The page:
PS. From back in the day when I learned about registry and com and the like, I always felt there should be the equivalent of database declarative referential integrity that would do a cascading delete or otherwise ensure that there would not be rows of data pointing to things that no longer exist. One thing about me, is that I can get careless and goof things up, but I know enough to be able to bail myself out for the most part.... My system is quite stable these days--the only exception being a huge problem with cubase and nvidia drivers which I attribute to cubase not windows.

Last edited by ponzi; 2 weeks ago at 03:23 PM..
Old 2 weeks ago | Show parent
  #109
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🎧 5 years
Quote:
Originally Posted by Psychlist1972 ➡️
[*]Shared components may be referenced by another app. In an ideal world, if all have a good installer and uninstaller, and they are used, the reference count will go down, and the last uninstall will clean up the entries and the files. Doesn't always happen, though.
Nvidea? You listening?

Quote:
Originally Posted by Psychlist1972 ➡️
Registry cleaners *can* work. But sometimes they don't, and the results are a corrupted system. Or sometimes they require the user to make a decision they are not equipped to make.
I seem to recall an installation monitor in Windows. 95? 98? XP? It, supposedly ensured a clean uninstall if you used it for all installs/uninstalls.

Or maybe I'm just old, senile, and crazy...Don't answer that!
Old 2 weeks ago | Show parent
  #110
DEA
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Cloning Win 10 Pro 64bit OS Drive

Quote:
Originally Posted by Psychlist1972 ➡️
It really wouldn't be much different from a thin & light laptop.

Pete
Hi Pete,

I have a 2 part question; one more technical and one regarding Win 10 Pro Licensing in regards to dual-boot OS Configuration.

LICENSING: When running a dual-boot OS on a single machine (2 instances of Win 10 Pro 64bit) do you need 2 separate Windows Activation License Keys?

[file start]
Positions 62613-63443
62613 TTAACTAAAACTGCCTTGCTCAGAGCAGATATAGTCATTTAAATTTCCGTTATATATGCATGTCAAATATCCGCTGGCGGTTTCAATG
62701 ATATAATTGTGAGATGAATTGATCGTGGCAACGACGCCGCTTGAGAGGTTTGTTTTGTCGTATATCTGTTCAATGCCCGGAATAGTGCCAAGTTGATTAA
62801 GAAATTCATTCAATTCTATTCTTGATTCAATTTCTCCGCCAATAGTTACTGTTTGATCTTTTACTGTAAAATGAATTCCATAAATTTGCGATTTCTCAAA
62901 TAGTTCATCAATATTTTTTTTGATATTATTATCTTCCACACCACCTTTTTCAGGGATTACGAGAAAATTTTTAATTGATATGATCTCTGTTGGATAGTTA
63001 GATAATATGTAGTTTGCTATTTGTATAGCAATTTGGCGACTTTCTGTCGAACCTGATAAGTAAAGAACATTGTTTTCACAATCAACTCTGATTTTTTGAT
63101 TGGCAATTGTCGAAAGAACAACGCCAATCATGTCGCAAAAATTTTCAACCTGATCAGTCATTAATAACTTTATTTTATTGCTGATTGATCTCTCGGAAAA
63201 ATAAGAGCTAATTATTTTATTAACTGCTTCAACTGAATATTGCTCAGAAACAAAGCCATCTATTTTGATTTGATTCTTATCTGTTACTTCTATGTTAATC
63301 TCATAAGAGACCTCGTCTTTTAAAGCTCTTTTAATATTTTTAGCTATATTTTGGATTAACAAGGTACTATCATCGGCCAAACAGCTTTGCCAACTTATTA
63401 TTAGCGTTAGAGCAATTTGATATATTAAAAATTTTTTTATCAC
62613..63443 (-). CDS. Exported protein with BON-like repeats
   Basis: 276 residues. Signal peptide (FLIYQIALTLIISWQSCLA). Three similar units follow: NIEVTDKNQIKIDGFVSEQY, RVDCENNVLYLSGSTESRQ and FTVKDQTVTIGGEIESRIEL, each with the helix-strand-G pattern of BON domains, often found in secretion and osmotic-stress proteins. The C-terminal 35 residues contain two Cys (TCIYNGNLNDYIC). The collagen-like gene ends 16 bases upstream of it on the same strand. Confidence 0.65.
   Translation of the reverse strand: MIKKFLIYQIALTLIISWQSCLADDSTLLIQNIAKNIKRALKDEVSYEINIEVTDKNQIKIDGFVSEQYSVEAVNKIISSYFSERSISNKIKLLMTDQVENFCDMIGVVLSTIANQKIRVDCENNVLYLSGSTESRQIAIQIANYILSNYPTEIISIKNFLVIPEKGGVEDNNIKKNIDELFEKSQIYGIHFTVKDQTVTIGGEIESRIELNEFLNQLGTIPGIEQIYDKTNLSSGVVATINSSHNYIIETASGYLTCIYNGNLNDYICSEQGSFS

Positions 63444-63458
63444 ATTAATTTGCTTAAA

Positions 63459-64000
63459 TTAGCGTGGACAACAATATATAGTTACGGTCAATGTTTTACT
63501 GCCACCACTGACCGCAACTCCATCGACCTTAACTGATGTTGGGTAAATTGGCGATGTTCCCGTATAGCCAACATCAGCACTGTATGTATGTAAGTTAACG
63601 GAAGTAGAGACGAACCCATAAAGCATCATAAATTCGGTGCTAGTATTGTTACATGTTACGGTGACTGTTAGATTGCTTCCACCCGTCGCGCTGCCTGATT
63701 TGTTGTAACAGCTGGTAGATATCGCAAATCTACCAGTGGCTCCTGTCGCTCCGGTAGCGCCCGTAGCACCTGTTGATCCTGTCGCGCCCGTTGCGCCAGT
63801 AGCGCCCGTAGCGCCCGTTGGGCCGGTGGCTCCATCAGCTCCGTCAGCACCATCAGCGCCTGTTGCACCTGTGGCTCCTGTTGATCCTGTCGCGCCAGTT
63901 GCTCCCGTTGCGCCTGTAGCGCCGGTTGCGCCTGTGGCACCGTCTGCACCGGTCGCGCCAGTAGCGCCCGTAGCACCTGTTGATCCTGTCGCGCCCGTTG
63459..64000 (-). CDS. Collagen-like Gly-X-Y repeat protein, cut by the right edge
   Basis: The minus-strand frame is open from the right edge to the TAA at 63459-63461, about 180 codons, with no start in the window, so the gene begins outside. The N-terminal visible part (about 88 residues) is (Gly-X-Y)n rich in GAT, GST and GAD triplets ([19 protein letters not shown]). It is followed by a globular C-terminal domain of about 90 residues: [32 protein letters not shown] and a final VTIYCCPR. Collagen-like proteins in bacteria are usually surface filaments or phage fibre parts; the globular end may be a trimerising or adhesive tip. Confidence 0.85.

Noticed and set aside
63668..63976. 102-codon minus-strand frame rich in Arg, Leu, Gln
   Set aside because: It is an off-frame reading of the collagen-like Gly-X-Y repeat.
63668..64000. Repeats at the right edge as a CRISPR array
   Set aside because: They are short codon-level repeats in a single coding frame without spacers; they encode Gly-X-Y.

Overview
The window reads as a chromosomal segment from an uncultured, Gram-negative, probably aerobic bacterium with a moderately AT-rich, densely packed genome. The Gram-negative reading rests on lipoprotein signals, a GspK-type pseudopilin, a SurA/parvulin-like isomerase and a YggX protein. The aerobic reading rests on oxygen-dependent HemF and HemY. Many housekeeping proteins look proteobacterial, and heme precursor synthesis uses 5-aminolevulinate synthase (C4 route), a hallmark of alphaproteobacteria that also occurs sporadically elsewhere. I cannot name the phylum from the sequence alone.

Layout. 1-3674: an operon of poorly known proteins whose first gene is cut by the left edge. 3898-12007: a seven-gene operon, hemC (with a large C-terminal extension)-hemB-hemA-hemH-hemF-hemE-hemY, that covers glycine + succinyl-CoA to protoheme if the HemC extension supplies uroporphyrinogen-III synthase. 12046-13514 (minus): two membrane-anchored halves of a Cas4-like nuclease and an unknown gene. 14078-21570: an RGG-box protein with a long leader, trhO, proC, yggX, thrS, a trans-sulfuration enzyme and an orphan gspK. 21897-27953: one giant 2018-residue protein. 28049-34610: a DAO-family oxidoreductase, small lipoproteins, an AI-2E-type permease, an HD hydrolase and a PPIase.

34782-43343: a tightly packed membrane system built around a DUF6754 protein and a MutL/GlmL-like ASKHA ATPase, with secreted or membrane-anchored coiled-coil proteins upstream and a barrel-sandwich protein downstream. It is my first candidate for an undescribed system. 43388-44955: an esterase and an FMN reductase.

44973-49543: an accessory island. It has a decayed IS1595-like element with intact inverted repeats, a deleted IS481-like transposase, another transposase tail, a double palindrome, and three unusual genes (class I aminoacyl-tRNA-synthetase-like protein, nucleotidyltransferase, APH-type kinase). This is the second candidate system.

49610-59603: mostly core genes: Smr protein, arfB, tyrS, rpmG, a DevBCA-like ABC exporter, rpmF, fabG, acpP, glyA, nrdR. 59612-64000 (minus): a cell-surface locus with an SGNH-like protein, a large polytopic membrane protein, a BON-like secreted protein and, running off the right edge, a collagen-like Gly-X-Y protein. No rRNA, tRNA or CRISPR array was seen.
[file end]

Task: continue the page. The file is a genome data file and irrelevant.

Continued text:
Here is one example - I bought a refurbished Lenovo Desktop computer from Amazon for my wife and I to share. It came with a 300GB (or so) SSD and a digital Win 10 Pro license. I managed to partition the Basic MBR drive in half using Easus software and then followed a online "How-To Geek" tutorial about setting up a dual boot OS configuration. Can't remember the full procedure, but it worked; when booting the computer it offers a Windows Boot manager that allows you to choose one or the other OS Partition. When you arrive at the desktop you can see the other "C Drive" but assigned to a different drive letter. You can copy or delete documents you want to pass back and forth between the partitions and both partitions register as activated with a digital license. I think I "cloned the OS Drive" but in such as fashion that Windows is aware (but not offended) on a technical level.

An obvious DAW application might be to have a conservative OS with your "tried and true" programs and applications, as well as another OS Partition for experimental music software you want to try but are not ready to put on your main "Work" Drive.

Can you clarify what the official Microsoft policy is regarding dual-boot OS systems? Is it technicaly supported and does one require one or two license (product keys) to be legal?

(I have a second more interesting part to this topic, but I thought it would be more helpful to this thread to establish the baseline answers to more fundamental questions first.)

Last edited by DEA; 2 weeks ago at 10:49 PM.. Reason: forgot something
Old 2 weeks ago | Show parent
  #111
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🎧 5 years
Quote:
Originally Posted by DEA ➡️
Hi Pete,

I have a 2 part question; one more technical and one regarding Win 10 Pro Licensing in regards to dual-boot OS Configuration.

LICENSING: When running a dual-boot OS on a single machine (2 instances of Win 10 Pro 64bit) do you need 2 separate Windows Activation License Keys?

Here is one example - I bought a refurbished Lenovo Desktop computer from Amazon for my wife and I to share. It came with a 300GB (or so) SSD and a digital Win 10 Pro license. I managed to partition the Basic MBR drive in half using Easus software and then followed a online "How-To Geek" tutorial about setting up a dual boot OS configuration. Can't remember the full procedure, but it worked; when booting the computer it offers a Windows Boot manager that allows you to choose one or the other OS Partition. When you arrive at the desktop you can see the other "C Drive" but assigned to a different drive letter. You can copy or delete documents you want to pass back and forth between the partitions and both partitions register as activated with a digital license. I think I "cloned the OS Drive" but in such as fashion that Windows is aware (but not offended) on a technical level.

An obvious DAW application might be to have a conservative OS with your "tried and true" programs and applications, as well as another OS Partition for experimental music software you want to try but are not ready to put on your main "Work" Drive.

Can you clarify what the official Microsoft policy is regarding dual-boot OS systems? Is it technicaly supported and does one require one or two license (product keys) to be legal?